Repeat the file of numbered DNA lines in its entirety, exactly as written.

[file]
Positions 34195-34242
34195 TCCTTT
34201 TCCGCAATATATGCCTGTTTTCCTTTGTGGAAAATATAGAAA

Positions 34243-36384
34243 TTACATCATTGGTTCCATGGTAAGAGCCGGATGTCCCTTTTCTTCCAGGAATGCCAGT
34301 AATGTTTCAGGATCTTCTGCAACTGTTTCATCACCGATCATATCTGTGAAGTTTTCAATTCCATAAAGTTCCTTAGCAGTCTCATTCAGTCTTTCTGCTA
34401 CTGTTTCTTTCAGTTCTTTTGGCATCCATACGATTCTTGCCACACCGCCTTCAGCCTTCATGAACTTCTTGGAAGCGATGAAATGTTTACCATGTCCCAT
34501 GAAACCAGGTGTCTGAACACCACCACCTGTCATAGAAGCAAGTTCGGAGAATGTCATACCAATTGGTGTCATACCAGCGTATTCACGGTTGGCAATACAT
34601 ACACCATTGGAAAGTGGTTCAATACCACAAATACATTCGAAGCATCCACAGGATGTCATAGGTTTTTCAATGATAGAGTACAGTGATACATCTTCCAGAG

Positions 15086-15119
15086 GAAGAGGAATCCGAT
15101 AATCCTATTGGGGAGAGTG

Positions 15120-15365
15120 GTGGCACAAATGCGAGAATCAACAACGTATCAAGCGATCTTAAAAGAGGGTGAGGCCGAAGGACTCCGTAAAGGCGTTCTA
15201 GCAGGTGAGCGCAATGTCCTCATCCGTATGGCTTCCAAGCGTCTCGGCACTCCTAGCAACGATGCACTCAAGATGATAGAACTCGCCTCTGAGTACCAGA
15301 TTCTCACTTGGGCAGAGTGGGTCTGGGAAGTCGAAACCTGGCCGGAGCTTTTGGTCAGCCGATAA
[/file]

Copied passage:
Positions 34195-34242
34195 TCCTTT
34201 TCCGCAATATATGCCTGTTTTCCTTTGTGGAAAATATAGAAA

Positions 34243-36384
34243 TTACATCATTGGTTCCATGGTAAGAGCCGGATGTCCCTTTTCTTCCAGGAATGCCAGT
34301 AATGTTTCAGGATCTTCTGCAACTGTTTCATCACCGATCATATCTGTGAAGTTTTCAATTCCATAAAGTTCCTTAGCAGTCTCATTCAGTCTTTCTGCTA
34401 CTGTTTCTTTCAGTTCTTTTGGCATCCATACGATTCTTGCCACACCGCCTTCAGCCTTCATGAACTTCTTGGAAGCGATGAAATGTTTACCATGTCCCAT
34501 GAAACCAGGTGTCTGAACACCACCACCTGTCATAGAAGCAAGTTCGGAGAATGTCATACCAATTGGTGTCATACCAGCGTATTCACGGTTGGCAATACAT
34601 ACACCATTGGAAAGTGGTTCAATACCACAAATACATTCGAAGCATCCACAGGATGTCATAGGTTTTTCAATGATAGAGTACAGTGATACATCTTCCAGAG

Positions 15086-15119
15086 GAAGAGGAATCCGAT
15101 AATCCTATTGGGGAGAGTG

Positions 15120-15365
15120 GTGGCACAAATGCGAGAATCAACAACGTATCAAGCGATCTTAAAAGAGGGTGAGGCCGAAGGACTCCGTAAAGGCGTTCTA
15201 GCAGGTGAGCGCAATGTCCTCATCCGTATGGCTTCCAAGCGTCTCGGCACTCCTAGCAACGATGCACTCAAGATGATAGAACTCGCCTCTGAGTACCAGA
15301 TTCTCACTTGGGCAGAGTGGGTCTGGGAAGTCGAAACCTGGCCGGAGCTTTTGGTCAGCCGATAA